Australia is truly a country like no other. Known across the globe as the home of the world’s rarest animals, the world’s largest natural reef, the world’s best beaches, and the world’s most laid back population – I’ve really never heard any negative description of the country-island-continent hybrid. Except maybe for its origin as a penal colony for Britain’s convicts – but I like to think that just adds character.
As the sixth largest country in the world, visitors can never truly experience all Australia has to offer in a short trip. From deserts and bush to rainforests and beaches, Australia’s geography alone is enough to keep explorers busy for their entire trip. So once you incorporate cities, any of Australia’s 19 World Heritage Sites, or music festivals into your stay, you’re sure to have a jam-packed, and fun-filled, time.
Australia has a long tradition of having open arms for immigrants, especially from the Middle East and Asia, and this multicultural population is evident everywhere from the diverse cultural practices to the cuisine. Yet, despite some fears to the contrary, these influences have had no adverse affect on the truly Aussie attitude and culture that makes its inhabitants, from the coastal cities to the rural outback, so enviable.
Photo by Tim Phillips
- What do I need to know about money?
- Do I need a Visa?
- How do I get to Australia? How do I get around once I'm there?
- What is the climate like?
- What are business hours?
- What are some laws that I should be aware of?
- What are some local customs that I should be aware of?
- Anything else I need to know?
What do I need to know about money?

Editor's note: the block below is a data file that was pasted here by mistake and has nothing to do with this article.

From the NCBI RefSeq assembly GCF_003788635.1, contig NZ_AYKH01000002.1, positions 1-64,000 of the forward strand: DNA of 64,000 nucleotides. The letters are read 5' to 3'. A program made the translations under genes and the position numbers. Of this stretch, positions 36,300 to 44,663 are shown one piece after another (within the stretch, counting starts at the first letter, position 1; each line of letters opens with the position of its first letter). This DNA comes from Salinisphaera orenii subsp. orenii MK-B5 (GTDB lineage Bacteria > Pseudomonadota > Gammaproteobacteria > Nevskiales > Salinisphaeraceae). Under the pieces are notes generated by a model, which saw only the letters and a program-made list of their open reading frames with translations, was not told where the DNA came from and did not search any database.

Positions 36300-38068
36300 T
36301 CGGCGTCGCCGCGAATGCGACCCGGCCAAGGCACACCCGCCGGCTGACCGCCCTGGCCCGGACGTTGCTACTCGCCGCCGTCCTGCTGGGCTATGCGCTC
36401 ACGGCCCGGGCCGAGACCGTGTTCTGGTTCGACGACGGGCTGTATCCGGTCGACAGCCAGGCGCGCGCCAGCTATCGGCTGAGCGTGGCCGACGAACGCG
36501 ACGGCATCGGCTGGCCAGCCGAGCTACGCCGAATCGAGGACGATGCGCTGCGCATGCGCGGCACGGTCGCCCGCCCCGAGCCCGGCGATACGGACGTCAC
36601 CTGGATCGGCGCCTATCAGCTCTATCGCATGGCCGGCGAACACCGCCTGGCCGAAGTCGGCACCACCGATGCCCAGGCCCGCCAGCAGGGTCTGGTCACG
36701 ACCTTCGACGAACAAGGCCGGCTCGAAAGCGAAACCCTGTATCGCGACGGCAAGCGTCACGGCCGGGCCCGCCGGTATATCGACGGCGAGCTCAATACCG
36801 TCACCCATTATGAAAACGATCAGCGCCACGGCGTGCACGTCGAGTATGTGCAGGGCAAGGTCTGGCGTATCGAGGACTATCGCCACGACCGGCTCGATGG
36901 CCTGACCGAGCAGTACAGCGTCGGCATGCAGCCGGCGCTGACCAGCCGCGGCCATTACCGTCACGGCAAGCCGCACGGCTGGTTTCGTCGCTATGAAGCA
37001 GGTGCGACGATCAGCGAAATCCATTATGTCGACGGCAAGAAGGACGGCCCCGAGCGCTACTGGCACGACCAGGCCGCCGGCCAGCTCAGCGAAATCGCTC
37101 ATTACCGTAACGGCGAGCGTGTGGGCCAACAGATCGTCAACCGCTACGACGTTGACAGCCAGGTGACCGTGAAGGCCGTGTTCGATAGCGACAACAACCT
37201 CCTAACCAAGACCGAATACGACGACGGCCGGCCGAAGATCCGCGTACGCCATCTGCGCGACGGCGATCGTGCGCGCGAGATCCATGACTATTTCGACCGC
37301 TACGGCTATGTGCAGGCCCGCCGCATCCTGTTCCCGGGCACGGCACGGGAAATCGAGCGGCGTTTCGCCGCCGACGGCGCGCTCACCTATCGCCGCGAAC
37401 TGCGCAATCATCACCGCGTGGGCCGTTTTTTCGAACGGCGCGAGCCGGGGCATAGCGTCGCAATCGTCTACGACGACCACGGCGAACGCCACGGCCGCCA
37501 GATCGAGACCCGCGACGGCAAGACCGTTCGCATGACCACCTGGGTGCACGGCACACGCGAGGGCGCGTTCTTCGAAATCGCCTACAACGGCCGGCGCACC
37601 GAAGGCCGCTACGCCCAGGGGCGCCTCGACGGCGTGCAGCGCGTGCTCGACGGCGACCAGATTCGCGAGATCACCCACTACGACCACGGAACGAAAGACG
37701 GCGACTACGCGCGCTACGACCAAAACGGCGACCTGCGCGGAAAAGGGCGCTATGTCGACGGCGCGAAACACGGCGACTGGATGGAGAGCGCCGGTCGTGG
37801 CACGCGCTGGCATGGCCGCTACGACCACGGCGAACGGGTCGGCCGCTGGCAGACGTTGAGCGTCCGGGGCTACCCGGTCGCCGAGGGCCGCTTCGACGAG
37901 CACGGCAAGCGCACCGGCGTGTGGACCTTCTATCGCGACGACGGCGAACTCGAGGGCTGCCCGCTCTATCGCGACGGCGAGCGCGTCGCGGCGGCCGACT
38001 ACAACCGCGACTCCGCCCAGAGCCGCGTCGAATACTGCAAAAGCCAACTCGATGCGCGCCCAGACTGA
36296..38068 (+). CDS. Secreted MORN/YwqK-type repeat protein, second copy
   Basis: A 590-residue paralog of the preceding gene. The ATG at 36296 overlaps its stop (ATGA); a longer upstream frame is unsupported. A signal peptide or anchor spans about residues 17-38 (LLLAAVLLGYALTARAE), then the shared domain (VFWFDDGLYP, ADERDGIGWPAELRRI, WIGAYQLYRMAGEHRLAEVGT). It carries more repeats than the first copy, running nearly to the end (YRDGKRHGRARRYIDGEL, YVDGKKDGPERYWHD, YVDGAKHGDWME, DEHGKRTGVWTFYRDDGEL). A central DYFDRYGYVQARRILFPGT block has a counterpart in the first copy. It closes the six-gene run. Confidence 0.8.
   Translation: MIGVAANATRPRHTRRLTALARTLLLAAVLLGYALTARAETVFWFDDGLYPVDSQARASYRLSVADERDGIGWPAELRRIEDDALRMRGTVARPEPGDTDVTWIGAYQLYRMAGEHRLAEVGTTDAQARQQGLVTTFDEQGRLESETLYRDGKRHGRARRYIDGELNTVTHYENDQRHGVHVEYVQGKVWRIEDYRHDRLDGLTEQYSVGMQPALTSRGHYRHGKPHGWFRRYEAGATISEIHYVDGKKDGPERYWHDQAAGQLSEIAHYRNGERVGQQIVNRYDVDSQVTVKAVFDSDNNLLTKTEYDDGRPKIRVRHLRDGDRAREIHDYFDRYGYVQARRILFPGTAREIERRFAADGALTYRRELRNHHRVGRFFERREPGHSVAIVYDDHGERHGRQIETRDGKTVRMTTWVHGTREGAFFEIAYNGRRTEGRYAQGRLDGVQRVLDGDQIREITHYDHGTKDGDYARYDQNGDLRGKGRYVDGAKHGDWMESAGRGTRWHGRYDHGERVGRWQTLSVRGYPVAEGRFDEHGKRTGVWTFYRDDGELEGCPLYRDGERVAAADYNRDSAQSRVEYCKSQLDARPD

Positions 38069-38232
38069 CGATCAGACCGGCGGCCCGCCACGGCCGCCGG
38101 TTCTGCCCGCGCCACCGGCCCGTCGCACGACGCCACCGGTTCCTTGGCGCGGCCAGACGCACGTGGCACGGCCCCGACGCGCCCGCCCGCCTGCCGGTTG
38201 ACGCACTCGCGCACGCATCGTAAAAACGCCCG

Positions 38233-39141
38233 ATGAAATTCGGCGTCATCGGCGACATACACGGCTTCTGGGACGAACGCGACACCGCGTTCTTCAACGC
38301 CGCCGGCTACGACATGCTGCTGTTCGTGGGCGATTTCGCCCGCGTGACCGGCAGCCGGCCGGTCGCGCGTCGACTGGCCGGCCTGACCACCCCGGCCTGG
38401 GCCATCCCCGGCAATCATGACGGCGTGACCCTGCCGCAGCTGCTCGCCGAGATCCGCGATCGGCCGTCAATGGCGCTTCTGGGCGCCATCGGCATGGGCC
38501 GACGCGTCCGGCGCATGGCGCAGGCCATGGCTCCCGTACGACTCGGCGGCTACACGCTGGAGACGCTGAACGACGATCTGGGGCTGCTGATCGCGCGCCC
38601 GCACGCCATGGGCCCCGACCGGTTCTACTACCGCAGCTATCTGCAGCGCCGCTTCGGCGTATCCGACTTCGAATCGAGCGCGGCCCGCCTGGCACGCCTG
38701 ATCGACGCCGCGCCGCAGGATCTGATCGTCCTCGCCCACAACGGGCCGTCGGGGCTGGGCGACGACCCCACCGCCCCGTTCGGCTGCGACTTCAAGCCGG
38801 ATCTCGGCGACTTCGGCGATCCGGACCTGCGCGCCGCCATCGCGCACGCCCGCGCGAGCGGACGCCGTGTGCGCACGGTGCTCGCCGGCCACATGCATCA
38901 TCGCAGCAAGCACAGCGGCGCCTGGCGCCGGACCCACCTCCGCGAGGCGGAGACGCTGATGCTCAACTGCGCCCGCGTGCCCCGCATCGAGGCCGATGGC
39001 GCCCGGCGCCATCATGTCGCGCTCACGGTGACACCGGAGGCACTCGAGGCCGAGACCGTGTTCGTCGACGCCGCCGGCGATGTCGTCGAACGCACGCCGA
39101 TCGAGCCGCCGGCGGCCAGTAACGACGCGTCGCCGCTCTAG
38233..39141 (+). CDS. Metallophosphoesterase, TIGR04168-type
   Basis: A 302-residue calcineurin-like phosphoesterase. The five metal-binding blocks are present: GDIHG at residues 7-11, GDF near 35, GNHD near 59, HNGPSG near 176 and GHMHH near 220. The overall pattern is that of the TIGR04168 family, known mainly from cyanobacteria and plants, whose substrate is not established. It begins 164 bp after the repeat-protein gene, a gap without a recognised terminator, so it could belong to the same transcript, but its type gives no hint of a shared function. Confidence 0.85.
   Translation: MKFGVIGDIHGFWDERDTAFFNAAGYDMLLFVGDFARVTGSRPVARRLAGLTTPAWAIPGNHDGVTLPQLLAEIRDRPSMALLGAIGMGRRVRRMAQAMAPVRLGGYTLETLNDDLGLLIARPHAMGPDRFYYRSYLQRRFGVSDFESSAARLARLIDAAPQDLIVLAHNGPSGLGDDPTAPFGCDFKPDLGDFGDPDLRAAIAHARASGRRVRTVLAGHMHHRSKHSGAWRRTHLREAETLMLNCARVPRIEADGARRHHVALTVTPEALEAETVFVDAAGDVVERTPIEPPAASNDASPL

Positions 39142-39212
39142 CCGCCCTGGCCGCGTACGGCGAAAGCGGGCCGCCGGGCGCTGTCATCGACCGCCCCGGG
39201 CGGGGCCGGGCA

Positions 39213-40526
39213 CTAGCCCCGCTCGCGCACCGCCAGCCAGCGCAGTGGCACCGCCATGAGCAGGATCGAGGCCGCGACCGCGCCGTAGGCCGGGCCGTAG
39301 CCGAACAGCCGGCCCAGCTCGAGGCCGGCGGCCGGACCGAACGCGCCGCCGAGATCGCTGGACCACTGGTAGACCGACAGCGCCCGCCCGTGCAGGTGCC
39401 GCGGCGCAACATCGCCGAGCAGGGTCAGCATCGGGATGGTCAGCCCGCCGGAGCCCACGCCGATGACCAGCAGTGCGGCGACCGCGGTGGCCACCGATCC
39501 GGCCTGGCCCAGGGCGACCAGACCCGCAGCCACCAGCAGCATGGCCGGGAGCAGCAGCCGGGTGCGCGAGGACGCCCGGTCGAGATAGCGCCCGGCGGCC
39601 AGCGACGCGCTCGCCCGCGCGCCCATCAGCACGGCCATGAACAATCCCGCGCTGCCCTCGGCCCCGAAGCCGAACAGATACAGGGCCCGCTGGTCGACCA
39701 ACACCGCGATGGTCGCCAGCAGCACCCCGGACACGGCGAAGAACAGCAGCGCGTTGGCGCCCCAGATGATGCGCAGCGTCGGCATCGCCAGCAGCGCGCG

The official currency of Australia is the Australian, or Aussie, Dollar (AUD). Foreign currencies can be easily exchanged to the AUD at banks, hotels, and airports. Australia has a flat 10% tax called the Goods and Services Tax (GST) that applies to accommodation, restaurants, transport, some groceries, alcohol, and goods you would buy while out shopping. This tax is included in all stated prices, in other words, what you see on the tag is what you pay at the cash register. Some GST-free items include basic foods and international travel both to and from Australia, as well as domestic flights if booked internationally, so try to have all flights booked before arriving in Australia if you want to save some extra cash.
Although a tip of up to 10% of the bill is often left for waiters for good service, you should never feel pressured to do so. Tipping in Australia is not a common practice, and neither is bargaining while shopping. Travelers cheques, while easily exchanged as long as you have a passport for identification, are not as necessary as one might find in other countries. International credit cards are commonly accepted, the most frequently of these being American Express, MasterCard, Visa, Diners Club, and Bankcard.
Do I need a Visa?
In order to enter Australia, you must have a valid passport as well as a visa issued before you arrive, except if you are a citizen of New Zealand. If you are only planning on visiting Australia for a short period of time, you can opt to apply for a Visitor ETA (Electronic Travel Authority). This is an electronic visa that permits its holders to visit Australia for up to 3 months at a time within a 1-year period. You can apply online for a small fee or have a travel agent do it for you when you book your ticket to Australia. Alternative visa options for tourists include an eVisitors, Tourist Visa, and the Sponsored Family Visa.